From 2010 to 2015, CDC, the federal Office of Adolescent Health (OAH), and the Office of Population Affairs collaborated to demonstrate the effectiveness of innovative, multicomponent, communitywide initiatives in reducing rates of teen pregnancy and births in communities with the highest rates, with a focus on reaching African American and Latino or Hispanic young people aged 15 to 19 years.
Nine state- and community-based organizations and five national organizations were funded through the 5-year cooperative agreement, Teenage Pregnancy Prevention: Integrating Services, Programs, and Strategies through Communitywide Initiatives.
The five national organizations provided training and technical assistance to the nine implementing state and community-based organizations. The state- and community-based grantees, in turn, provided training and technical assistance to youth-serving organizations and partners to carry out the key components described next. Through this process, many valuable tools and resources for each of the five components were developed, that may be useful to other teen pregnancy prevention initiatives.
- Component 1: Community Mobilization and Sustainability
Definition: Engage all sectors of the population in a communitywide effort to address teen pregnancy prevention. Community mobilization supports the sustainability of teen pregnancy prevention efforts by empowering community members and groups to take action to facilitate change. This component includes mobilizing necessary resources, disseminating information, generating support, and fostering cooperation across public and private sectors in the community.
- Component 2: Evidence-Based Programs
Definition: Provide teens with evidence-based teen pregnancy prevention programs meeting the HHS evidence review standards. This includes youth-development and curriculum-based programs that reduce teen pregnancy and associated risk factors. Evidence-based teen pregnancy prevention (TPP) programs are programs that have been shown, in at least one program evaluation, to have a positive effect on preventing teen pregnancies, sexually transmitted infections, or sexual risk behaviors. Each evidence-based TPP program was identified by the US Department of Health and Human Services (HHS) TPP Evidence Reviewexternal icon, which used a systematic process for reviewing evaluation studies against a rigorous standard.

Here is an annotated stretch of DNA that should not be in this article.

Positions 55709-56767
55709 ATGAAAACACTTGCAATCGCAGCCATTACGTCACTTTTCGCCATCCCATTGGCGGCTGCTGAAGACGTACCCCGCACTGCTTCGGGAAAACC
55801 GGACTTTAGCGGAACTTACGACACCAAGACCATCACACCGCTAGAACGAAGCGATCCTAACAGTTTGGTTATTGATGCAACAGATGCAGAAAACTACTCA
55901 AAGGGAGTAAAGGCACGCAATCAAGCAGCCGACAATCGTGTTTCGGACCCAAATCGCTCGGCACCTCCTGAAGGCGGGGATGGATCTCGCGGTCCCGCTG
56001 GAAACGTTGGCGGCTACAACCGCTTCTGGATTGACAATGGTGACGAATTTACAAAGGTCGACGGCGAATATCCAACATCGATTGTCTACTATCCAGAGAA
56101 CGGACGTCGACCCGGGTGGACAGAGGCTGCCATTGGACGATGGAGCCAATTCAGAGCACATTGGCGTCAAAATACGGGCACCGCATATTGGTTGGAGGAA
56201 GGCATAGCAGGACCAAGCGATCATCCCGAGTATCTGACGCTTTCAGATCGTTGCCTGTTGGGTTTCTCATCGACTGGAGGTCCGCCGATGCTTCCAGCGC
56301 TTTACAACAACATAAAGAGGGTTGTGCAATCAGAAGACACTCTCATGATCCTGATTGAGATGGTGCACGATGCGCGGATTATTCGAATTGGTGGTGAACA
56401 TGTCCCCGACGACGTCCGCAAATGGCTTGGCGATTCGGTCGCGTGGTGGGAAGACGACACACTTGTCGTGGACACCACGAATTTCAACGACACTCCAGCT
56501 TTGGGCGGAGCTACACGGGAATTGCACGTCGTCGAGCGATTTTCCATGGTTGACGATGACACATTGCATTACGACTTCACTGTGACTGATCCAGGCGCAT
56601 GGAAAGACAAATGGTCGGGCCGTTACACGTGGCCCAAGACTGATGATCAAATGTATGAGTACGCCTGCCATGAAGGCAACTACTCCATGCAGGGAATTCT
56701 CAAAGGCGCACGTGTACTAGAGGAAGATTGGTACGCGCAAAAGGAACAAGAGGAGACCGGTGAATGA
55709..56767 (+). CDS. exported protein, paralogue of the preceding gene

- Component 3: Increasing Youth Access to Contraceptive and Reproductive Health Care Services
Definition: Ensure clinical partners provide teen friendly, culturally competent reproductive health care services that are easily accessible to all young people in the community. The partners establish linkages between teen pregnancy prevention program partners and clinics that serve at risk youth from the target community.
- Component 4: Stakeholder Education
Definition: Educate civic leaders, parents, and other community members about evidence-based strategies to reduce teen pregnancy and improve adolescent reproductive health. This includes needs and available resources in the target community.
- Component 5: Working with Diverse Communities
Definition: Raise awareness of community partners about the link between teen pregnancy and social determinants of health. Ensure culturally and linguistically appropriate programs and reproductive health care services are available to young people.